Tuesday, 18 September 2012

Tharaa, the train bearer

On Saturday Tharaa (10) was the train-bearer for the granddaughter of my parents'-in-laws' best friends.

The other girls in the bridal party were much younger than she is, so their parents accompanied them for the whole day's proceedings. I knew my daughter would be nervous about being alone, so I thought I'd remind her of her important duty, i.e. to guard, lift and protect the bridal train with her life.

And she did such a good job.

At 11:00 am Mo dropped her off at the hotel, which acted as the base for the bride's preparations. Nuha (7) and Aisha (2) hung about the hotel with their sister, while she waited for the bride to get dressed.


Hanging with Maama (Mo's mum)


Earnestly performing her duties

As expected, Aisha (2) cried for her sister as Mo drove away, leaving Tharaa to fulfil her important duties.


We then dropped the other kids off by my mother so that we could prepare for the wedding (after spending a few rare and blissful child-free hours alone).

The reception took place at the hotel too. I sat waiting nervously for my daughter to make her entrance - I couldn't have been more nervous if she, herself, had been the bride.

As the bridal party entered the reception room I, embarrassingly (and predictably), had to fight back tears. My baby looked so grown up *sniff*. She wore an earnest expression, as she ensured that the train did not touch the floor; handling it carefully - like a sensitive explosive device which would blow the entire venue to smithereens should it touch the ground. I was so proud of her.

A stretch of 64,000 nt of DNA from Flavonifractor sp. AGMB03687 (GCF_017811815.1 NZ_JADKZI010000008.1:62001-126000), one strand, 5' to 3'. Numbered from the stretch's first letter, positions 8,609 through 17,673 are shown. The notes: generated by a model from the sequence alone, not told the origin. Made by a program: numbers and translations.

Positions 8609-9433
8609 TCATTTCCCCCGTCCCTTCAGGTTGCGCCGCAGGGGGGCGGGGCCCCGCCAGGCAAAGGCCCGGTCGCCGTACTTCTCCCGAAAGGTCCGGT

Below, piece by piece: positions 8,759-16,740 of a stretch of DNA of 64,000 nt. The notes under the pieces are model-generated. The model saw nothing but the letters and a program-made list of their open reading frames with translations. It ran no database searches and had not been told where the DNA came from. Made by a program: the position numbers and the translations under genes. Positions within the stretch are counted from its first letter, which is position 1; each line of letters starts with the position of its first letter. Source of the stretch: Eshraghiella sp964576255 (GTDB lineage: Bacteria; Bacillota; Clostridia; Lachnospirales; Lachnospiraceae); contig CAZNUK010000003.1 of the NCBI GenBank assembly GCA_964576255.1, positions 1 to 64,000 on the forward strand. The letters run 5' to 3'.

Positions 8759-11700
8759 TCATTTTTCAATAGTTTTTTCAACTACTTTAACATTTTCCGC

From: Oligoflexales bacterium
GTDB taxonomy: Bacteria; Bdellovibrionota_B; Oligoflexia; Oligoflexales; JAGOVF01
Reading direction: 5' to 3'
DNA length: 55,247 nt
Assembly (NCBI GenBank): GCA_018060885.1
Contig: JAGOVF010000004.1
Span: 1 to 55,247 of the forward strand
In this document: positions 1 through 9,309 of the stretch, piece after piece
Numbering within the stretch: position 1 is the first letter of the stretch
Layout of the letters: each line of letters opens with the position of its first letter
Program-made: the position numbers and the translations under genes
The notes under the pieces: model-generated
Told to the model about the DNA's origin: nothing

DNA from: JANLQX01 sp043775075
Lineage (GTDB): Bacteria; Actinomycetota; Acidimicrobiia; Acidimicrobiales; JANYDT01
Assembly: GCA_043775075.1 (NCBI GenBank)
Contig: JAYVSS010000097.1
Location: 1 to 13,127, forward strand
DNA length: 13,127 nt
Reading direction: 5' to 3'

Fussing around the bride like a mother hen

After prayers and emotional, but funny speeches, the supper buffet was opened. Oh my goodness, what a spread! We had experienced this hotel's buffet before and were always very impressed with the food and venue. But this time the staff had really outdone themselves (to be expected, I suppose, since they were hosting the wedding of the granddaughter of the hotel owner - their employer).

And then there were the desserts. I seriously wished I could tip the bowl of whatever mousse I was eating, into my handbag to take home. (Don't worry I didn't).

By the end of dinner Tharaa was lying against me, begging to be taken home. The poor thing was so exhausted.

Before the speeches




Maama, looking spiffy as always

At the end of the evening, when we arrived outside, Tharaa seemed to be energised by the crisp evening air.
She treated us to a performance during which she lit up like a fairy / alien.

I was so proud of my baby. I thought she'd be nervous and unsure of herself (like her mother is in most social situations), but according to all accounts, she was a very dutiful little assistant to the bride. By the end of the night I was overflowing with love and pride - until we got into the car and she started bitching that ''They '' (meaning her siblings) '' had more fun than I did, didn't they? Where did you take them?''

And within seconds she was transformed from a mature, elegant princess, into the whiny disgruntled child I'd missed all day. 

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